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First Nations want progress, not photo ops: Chief

Kitigan Zibi chief Gilbert Whiteduck knows what he doesn’t want when aboriginal leaders meet with the federal government next week: a photo op with the Prime Minister.

Kitigan Zibi chief Gilbert Whiteduck knows what he doesn’t want when aboriginal leaders meet with the federal government next week: a photo op where the Prime Minister says the gathering was an “important stepping stone,” followed by silence.

Aboriginal leaders from across the country are meeting Prime Minister Stephen Harper and cabinet members Tuesday. The one-day Crown-First Nations Gathering was announced in early December, shortly after Attawapiskat First Nation declared a state of emergency over its housing crisis.

“It’s no longer a time for stepping stones. It’s time for action. It’s time for something concrete that will make a difference,” said Whiteduck.

He wants to see action on education, health care and housing for First Nations, but also “high-level” talks on governance issues and aboriginal rights that will be followed up on in more meetings.

Two political groups that represent Ontario First Nations are also calling for followup after the photo ops are over.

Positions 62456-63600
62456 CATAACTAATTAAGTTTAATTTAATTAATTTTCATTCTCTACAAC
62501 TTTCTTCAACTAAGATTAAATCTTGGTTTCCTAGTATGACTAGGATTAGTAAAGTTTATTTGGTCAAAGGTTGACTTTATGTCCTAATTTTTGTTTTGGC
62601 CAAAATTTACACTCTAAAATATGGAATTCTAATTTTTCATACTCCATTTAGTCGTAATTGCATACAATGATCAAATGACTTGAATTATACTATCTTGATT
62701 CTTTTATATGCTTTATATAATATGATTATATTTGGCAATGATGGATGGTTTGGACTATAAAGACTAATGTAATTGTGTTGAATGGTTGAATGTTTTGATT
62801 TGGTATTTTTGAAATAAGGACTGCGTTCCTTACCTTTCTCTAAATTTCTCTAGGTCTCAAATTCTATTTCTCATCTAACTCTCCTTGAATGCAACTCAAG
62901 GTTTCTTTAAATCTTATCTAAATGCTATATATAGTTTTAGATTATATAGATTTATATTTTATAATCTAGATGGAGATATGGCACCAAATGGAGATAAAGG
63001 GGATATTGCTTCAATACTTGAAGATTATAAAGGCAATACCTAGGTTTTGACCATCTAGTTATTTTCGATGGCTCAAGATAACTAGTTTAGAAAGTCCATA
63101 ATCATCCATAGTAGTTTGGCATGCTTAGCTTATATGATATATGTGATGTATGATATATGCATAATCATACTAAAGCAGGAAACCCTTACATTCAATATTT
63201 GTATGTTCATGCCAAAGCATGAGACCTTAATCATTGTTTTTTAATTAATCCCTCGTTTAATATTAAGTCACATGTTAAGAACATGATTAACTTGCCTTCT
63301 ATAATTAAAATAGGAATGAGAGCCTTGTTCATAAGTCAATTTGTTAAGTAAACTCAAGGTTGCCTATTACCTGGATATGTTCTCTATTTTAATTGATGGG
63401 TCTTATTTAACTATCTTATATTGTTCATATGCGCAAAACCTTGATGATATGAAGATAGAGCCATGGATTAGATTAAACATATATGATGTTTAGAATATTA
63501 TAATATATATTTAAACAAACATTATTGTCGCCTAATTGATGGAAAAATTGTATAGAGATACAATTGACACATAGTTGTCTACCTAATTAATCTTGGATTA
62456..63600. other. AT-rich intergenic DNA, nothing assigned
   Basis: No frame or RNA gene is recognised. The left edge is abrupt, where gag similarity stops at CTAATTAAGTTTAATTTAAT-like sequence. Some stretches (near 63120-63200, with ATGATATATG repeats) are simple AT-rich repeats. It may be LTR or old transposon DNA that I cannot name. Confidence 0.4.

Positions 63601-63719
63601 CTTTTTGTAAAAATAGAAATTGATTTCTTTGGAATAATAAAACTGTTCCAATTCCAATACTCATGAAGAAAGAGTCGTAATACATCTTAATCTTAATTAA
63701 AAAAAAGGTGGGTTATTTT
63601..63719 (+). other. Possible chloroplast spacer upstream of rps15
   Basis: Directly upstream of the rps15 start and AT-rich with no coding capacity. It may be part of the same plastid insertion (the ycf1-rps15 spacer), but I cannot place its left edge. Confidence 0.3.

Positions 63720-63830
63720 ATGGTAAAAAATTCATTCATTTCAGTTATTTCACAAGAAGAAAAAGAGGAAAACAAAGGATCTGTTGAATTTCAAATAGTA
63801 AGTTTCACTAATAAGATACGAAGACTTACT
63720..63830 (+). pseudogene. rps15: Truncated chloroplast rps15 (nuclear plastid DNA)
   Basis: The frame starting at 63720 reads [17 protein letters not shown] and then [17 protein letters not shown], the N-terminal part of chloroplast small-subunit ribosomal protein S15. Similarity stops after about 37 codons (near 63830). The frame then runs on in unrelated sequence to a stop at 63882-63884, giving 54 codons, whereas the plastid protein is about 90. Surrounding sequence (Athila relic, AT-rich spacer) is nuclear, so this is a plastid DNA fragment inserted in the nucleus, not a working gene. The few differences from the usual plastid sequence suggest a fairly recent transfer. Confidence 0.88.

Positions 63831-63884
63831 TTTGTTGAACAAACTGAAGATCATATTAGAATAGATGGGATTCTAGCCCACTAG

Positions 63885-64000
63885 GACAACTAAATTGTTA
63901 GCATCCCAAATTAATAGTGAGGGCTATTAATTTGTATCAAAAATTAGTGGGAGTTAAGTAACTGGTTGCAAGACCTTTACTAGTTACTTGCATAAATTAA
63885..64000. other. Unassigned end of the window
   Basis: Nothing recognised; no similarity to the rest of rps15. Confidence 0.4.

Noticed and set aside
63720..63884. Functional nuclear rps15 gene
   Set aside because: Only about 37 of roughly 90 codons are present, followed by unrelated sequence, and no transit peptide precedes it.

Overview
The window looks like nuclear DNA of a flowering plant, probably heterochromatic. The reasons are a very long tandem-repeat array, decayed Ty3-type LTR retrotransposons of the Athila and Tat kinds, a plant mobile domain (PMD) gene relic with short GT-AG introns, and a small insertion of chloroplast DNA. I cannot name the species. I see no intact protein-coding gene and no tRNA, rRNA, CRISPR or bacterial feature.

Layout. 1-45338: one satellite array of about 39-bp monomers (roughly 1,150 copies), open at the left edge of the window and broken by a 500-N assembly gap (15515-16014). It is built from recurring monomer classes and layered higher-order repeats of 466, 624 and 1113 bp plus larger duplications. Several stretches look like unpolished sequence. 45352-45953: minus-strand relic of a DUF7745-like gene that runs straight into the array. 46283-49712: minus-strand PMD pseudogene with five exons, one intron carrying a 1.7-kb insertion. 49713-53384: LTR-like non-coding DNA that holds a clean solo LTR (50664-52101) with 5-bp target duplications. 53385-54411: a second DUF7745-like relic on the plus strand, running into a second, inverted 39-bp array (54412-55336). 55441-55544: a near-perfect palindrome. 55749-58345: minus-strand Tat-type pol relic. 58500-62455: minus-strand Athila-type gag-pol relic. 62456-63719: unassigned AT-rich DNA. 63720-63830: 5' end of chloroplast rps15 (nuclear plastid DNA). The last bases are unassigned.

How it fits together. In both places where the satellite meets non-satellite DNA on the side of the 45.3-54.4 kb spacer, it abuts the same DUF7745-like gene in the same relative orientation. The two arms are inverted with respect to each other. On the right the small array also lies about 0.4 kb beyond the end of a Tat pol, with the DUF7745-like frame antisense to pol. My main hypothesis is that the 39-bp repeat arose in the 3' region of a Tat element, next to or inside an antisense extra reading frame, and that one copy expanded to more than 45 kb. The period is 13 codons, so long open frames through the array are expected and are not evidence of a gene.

“This cannot simply be a photo op for the federal government or a continuation of the agenda to avoid recognition and implementation of the rights of First Nations,” Chiefs of Ontario head Angus Toulouse announced Thursday. “The true value of the meeting will depend on what happens as a result.”

The Union of Ontario Indians, representing 39 Anishinabek First Nations in Ontario, is also calling for “action, not photo ops,” but said the meeting, if done right, could start the rebuilding of the Crown-First Nations relationship.

“The short time frame we have to meet with the Prime Minister on the 24th is not going to be sufficient time to not only hear all of our issues, but respond to them,” said Grand Council Chief Patrick Madahbee. “We are pushing for an ongoing process over the next 12 to 18 months.”

Those followup meetings should include the Assembly of First Nations and cabinet ministers and culminate in a First Ministers conference, which would include aboriginal leaders as well as the heads of the federal, provincial and territorial governments, Madahbee said.

 
 
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